MONTREAL — Far and away the most significant development in the pic financing landscape in Canada is the creation of a C$100 million ($63 million) feature film fund, administered by Telefilm Canada, which doubled the amount of public coin available for financing Canuck pics.

Another change is the way in which film money will be doled out by Telefilm. In the past, the federal movie-funding agency handed out its cash based on subjective project-by-project evaluation. Under new rules, Telefilm will give out much of the money based on the previous box office performance of pics produced by the companies seeking the money. The goal is to make it a more commercially focused fund and to try to achieve some success at the wickets for Canadian films.

The new coin is good news for Canadian film distributors like Alliance Atlantis, says Andrea Wood, executive VP, business and legal affairs, at the Toronto-based company. If producers come with more equity, it makes it easier for distributors to support the bigger budgets, she adds.

The new fund also will allow key producers like Alliance Atlantis and Serendipity Point Films to finance pricier productions.

“To be competitive in the international marketplace, we have to start spending more money on stars and putting more money on the screen,” says Wood. “I think the feature film fund is going to help companies do that.”

Another key shift is the federal government’s decision to increase the tax on foreign actors working in Canada. The government introduced legislation earlier this year to increase the withholding on actors from 15% to 23%.

The increase in the tax could be a problem for U.S. actors “who may not be able to get a full U.S. credit,” says L.A.-based attorney Paul Sczudlo of Loeb & Loeb. “It’s certainly better than a full graduated rate, but it’s not a favorable change in terms of encouraging the industry to come up there.”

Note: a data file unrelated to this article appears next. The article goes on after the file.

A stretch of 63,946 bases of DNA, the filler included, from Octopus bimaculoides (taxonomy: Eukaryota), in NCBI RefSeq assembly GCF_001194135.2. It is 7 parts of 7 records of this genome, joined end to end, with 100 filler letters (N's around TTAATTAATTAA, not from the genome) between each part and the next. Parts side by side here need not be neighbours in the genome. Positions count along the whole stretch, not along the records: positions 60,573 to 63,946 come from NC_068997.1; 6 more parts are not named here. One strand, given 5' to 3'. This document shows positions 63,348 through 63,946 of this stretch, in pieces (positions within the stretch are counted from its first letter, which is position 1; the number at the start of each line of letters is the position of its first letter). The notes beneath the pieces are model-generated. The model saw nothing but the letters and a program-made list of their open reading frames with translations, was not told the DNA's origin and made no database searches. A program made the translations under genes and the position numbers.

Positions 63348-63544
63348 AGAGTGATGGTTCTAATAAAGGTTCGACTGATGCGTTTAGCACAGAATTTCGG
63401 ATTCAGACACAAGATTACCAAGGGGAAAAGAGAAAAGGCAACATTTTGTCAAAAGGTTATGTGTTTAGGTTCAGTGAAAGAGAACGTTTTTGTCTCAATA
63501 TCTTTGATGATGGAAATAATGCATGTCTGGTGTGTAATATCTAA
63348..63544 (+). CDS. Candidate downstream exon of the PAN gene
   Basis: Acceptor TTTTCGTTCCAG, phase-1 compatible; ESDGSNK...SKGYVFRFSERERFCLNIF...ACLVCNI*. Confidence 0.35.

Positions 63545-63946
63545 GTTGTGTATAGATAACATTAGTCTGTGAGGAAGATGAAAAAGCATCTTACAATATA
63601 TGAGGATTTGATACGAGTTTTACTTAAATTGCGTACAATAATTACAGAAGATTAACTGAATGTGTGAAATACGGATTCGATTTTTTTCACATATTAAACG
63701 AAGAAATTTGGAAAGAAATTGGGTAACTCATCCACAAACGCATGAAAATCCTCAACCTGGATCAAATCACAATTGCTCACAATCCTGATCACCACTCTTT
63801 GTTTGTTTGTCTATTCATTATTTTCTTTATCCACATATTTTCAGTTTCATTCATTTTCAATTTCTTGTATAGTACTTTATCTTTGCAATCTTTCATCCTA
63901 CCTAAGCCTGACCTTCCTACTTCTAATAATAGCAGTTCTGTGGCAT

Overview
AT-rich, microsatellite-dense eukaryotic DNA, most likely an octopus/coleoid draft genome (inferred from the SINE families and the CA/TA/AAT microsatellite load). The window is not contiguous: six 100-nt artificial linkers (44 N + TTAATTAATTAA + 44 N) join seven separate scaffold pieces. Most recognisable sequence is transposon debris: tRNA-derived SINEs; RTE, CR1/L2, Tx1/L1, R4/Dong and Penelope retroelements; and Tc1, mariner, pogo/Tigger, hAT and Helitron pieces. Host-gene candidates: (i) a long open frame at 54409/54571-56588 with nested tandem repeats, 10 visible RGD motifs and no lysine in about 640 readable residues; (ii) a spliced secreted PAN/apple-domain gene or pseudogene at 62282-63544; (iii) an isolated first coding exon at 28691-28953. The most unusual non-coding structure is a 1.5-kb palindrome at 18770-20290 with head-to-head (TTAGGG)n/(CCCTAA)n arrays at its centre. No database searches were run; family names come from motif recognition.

One of the main motors of pic financing in the Great White North remains the federal and provincial tax-credit programs, which can together account for up to approximately 20% of an overall budget.

After the much publicized allegations of tax-credit fraud at Montreal TV producer Cinar Corp., the government ordered a full-scale review of the tax-credit system and the result is that the Canadian Audio-Visual Certification Office (CAVCO) is much tougher in its application of the rules.

Many provincial governments also provide direct-funding and tax-credit support for pic production.


Canadian Television Fund (also includes feature film money)

Canadian Film or Video Production Tax Credit

Funds: Telefilm Canada; National Film Board of Canada; Canada Council for the Arts

Provincial funds: Alberta Cultural Industries Assn.; British Columbia Film; Manitoba Film & Sound; New Brunswick Film; Newfoundland & Labrador Film Development Corp.; Nova Scotia Film Development Corp.; Ontario Media Development Corp.; Saskatchewan Film & Video Development Corp.; SODEC (Quebec); FIDEC (Quebec Entertainment Investment Limited Partnership); Yukon Film Incentive Program


Banks: Banque Nationale, Royal Bank of Canada, Toronto Dominion Bank

Attorneys: Fraser Milner (Joey Mastroguiseppe); Gascon and Associates (Sandor Gibson); Goodman and Associates (David Zitzerman); Hall Pasternak (Steve Pasternak); Heenan Blaikie (Sam Berliner, Norman Bacal); McMillen Binch (Carolyn Stamegna); Stikeman Elliott (Etienne Massicotte)


The following recent prods. all tapped the main financing sources, including federal and provincial tax credits, Telefilm, Canadian Television Fund:

“Ararat” (Serendipity Point Films); dir. Atom Egoyan

“Le Collectionneur” (Christal Films)

“Men With Brooms” (Serendipity Point Films, Alliance Atlantis)

“Owning Mahowny” (Alliance Atlantis, Natural Nylon)